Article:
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December 14, 2016

First autonomous, entirely soft robot (Image 2)

An octobot with fluorescently dyed fugitive inks and hyperelastic actuator layers (blue). Octobots are made entirely of soft materials. This prototype, developed by researchers at Harvard University, does not need batteries or electronics to operate. [Image 2 of 3 related images. See Image 3.]

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Building a soft robot that is entirely compliant has been a challenge for researchers. The electric power and control systems needed, such as batteries and circuit boards, are rigid and until now, soft-bodied robots have been either tethered to an off-board system or rigged with hard components.

Now, a team of researchers at Harvard University has demonstrated the first autonomous, untethered, entirely soft robot. The small, 3D printed robot -- nicknamed the "octobot" -- could pave the way for a new generation of completely soft, autonomous machines.

"One longstanding vision for the field of soft robotics has been to create robots that are entirely soft, but the struggle has always been in replacing rigid components like batteries and electronic controls with analogous soft systems and then putting it all together," said Robert Wood, the Charles River Professor of Engineering and Applied Sciences in the Harvard John A. Paulson School of Engineering and Applied Sciences (SEAS), who along with Jennifer A. Lewis, the Hansjorg Wyss Professor of Biologically Inspired Engineering at SEAS, led the research. "This research demonstrates that we can easily manufacture the key components of a simple, entirely soft robot, which lays the foundation for more complex designs."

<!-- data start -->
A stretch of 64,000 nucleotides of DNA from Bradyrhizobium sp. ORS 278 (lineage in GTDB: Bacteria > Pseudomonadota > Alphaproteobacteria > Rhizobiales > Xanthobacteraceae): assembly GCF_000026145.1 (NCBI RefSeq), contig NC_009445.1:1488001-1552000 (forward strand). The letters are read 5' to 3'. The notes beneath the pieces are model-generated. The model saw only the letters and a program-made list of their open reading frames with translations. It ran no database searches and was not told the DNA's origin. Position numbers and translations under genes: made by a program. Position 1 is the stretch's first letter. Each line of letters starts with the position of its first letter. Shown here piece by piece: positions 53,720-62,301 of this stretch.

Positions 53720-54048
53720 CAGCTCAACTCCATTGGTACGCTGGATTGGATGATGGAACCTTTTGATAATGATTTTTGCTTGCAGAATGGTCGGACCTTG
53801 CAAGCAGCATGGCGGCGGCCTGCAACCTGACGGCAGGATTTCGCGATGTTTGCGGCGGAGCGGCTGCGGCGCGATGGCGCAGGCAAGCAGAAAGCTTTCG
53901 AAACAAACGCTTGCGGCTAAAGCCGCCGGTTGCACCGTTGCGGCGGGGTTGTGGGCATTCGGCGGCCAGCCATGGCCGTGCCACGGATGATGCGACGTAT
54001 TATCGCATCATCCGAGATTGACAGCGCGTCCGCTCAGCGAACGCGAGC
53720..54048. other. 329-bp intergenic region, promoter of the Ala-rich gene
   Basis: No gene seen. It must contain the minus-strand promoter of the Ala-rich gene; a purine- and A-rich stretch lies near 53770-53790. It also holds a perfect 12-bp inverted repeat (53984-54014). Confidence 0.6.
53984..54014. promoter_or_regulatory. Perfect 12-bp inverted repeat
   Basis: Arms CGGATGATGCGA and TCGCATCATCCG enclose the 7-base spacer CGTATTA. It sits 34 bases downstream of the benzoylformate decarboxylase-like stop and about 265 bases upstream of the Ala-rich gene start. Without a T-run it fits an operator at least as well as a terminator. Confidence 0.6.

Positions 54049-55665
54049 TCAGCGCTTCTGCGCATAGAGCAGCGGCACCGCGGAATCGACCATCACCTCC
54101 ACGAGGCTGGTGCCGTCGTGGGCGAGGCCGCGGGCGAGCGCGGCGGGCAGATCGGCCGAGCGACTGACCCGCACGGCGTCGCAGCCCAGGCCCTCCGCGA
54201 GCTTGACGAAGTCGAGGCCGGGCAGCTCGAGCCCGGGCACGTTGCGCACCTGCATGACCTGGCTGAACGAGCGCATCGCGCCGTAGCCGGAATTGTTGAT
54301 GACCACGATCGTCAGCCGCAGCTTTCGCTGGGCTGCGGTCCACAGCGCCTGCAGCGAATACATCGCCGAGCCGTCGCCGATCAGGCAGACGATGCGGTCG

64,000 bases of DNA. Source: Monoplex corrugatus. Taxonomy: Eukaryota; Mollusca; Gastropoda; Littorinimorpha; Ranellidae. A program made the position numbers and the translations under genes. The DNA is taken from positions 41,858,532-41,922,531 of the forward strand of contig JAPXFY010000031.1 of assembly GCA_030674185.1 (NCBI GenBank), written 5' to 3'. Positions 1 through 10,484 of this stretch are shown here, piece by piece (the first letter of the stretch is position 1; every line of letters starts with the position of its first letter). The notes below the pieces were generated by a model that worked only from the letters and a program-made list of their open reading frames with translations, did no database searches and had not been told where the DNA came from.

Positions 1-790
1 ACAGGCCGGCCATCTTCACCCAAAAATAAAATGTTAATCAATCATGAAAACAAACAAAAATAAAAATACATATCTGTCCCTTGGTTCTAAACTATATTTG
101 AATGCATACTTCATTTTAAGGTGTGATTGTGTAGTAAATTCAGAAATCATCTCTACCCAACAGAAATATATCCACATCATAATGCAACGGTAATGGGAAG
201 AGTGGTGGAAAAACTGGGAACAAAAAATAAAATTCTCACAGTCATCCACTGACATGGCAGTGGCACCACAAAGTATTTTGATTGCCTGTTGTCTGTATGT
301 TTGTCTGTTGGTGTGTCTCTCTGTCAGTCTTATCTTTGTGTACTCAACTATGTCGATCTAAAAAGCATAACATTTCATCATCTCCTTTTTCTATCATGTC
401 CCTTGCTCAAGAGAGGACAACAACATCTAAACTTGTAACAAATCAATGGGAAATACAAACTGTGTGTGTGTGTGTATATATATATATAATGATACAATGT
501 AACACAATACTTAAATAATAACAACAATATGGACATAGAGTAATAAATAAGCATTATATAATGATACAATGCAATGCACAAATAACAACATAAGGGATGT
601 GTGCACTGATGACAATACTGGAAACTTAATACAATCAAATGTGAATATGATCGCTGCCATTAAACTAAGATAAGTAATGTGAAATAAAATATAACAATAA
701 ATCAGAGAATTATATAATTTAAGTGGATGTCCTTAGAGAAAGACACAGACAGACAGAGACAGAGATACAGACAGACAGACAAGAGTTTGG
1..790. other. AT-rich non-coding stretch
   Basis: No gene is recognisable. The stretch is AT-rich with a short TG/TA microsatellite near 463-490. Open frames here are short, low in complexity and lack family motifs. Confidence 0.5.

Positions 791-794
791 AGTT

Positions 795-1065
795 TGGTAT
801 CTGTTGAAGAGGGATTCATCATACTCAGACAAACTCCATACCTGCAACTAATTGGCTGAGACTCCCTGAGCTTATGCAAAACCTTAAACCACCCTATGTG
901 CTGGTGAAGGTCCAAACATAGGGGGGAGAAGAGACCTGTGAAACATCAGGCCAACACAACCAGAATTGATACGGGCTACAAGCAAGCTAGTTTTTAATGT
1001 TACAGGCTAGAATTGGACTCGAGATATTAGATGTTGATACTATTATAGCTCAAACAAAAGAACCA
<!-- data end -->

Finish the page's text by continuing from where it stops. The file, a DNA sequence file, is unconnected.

The octobot is pneumatic-based, and powered by gas under pressure. A reaction inside the octobot transforms a small amount of liquid fuel (hydrogen peroxide) into a large amount of gas, which flows into octobot’s arms and inflates them like balloons.

"Through our hybrid assembly approach, we were able to 3D print each of the functional components required within the soft robot body, including the fuel storage, power and actuation, in a rapid manner," said Lewis. "The octobot is a simple embodiment designed to demonstrate our integrated design and additive fabrication strategy for embedding autonomous functionality."

This research was supported in part by the National Science Foundation through the Harvard Materials Research Science and Engineering Center (grant DMR 14-20570.)

To learn more about this research, see the Harvard Gazette story The first autonomous, entirely soft robot; or read the full report in the journal Nature, An integrated design and fabrication strategy for entirely soft, autonomous robots. (Date image taken: February 2016; date originally posted to NSF Multimedia Gallery: Dec. 14, 2016)

Credit: Lori K. Sanders, Michael Wehner and Ryan L. Truby/Harvard University

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